20 February 2009
Ros Armitage/BRCAs the hungry season in Darfur approaches, the British Red Cross is appealing for funds to treat malnourished children. There is just one harvest in Darfur. People plant in July when the rains start and harvest around November.
Emily Knox, conflict support officer, said: “By April people are starting to run out of food and it is a struggle to get by until the next harvest. The situation is made worse by the conflict, which limits access to farmland, resulting in poor crops.”
Gereida camp in Darfur is home to 130,000 people displaced by the conflict, where the International Committee of the Red Cross runs a feeding centre for malnourished children, supported by the British Red Cross and the Australian Red Cross.
Between April and November there is less food available. The hungry season is also made worse as it coincides with the rainy season between July and September. During this time sanitation problems cause increased diarrhoea, hepatitis and malaria, which all have a negative impact on the health and nutrition of the population.
Availability of food in the markets and delivery of food aid is also affected by roads becoming inaccessible in the rains.
Red Cross response
In the Gereida feeding centre, the hungry season is a critical time with higher numbers of malnourished children being admitted. The British Red Cross currently has two delegates working there, but another nutritionist will be sent by the Australian Red Cross to support the increased needs from April to September.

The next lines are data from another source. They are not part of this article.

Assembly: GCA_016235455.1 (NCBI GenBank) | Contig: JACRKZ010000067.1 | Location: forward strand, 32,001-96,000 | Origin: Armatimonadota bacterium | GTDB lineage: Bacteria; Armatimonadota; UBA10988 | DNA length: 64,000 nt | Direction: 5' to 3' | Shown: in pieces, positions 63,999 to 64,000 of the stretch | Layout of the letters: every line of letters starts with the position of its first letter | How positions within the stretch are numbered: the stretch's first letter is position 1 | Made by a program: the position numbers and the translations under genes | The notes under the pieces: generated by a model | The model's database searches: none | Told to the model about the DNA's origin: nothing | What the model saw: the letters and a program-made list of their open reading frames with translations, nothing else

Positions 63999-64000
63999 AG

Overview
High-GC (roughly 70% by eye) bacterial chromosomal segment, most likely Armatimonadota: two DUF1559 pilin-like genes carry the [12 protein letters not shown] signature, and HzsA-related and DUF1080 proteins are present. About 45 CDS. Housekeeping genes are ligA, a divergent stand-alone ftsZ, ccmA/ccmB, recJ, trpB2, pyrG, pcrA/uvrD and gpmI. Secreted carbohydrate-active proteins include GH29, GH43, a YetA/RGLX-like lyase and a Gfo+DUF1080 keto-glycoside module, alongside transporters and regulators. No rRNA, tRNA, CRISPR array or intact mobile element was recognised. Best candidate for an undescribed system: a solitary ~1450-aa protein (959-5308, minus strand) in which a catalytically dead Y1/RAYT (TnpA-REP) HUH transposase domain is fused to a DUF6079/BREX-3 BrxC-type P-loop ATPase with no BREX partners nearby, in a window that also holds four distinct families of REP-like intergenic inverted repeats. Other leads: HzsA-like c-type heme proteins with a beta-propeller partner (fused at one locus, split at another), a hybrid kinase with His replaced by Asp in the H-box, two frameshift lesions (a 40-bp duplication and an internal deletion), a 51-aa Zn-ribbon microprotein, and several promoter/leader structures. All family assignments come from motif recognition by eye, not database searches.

Emily said: “Because of an integrated approach of providing people with food, water and nutrition, so far a major crisis has been averted. The British Red Cross has played a key role in this since the situation deteriorated in 2004. During the hungry season, it is really important that we are able to increase our support to vulnerable children, but at the moment we urgently need more funds.
“Darfur remains a volatile situation. Some people cannot go home because their homes may have been destroyed or they have limited access to land. For now, some people feel there is no alternative for them but to struggle on in the camps. Others require support in order to prevent them being displaced from their home villages.”
Making a difference
When four-month-old Halima arrived at the feeding centre she weighed just 2.9 kilograms. Red Cross nurse Ruth Jebb explained: “We will keep Halima until she is at least six months old and has been weaned. We will do this using special biscuits, which we make into a porridge.”
Shortly after Halima’s birth, her mother, Asha, suffered from a vitamin deficiency. She was too weak to walk and could not supply enough milk. As a result, Halima became ill and was diagnosed with TB.
Halima was treated for this and given four milk feeds daily in the feeding centre. She made good progress and a few months later her weight had increased to 4.7 kilograms. The Red Cross gave Asha injections of vitamin B and she also made a full recovery.
More about the Darfur Crisis Appeal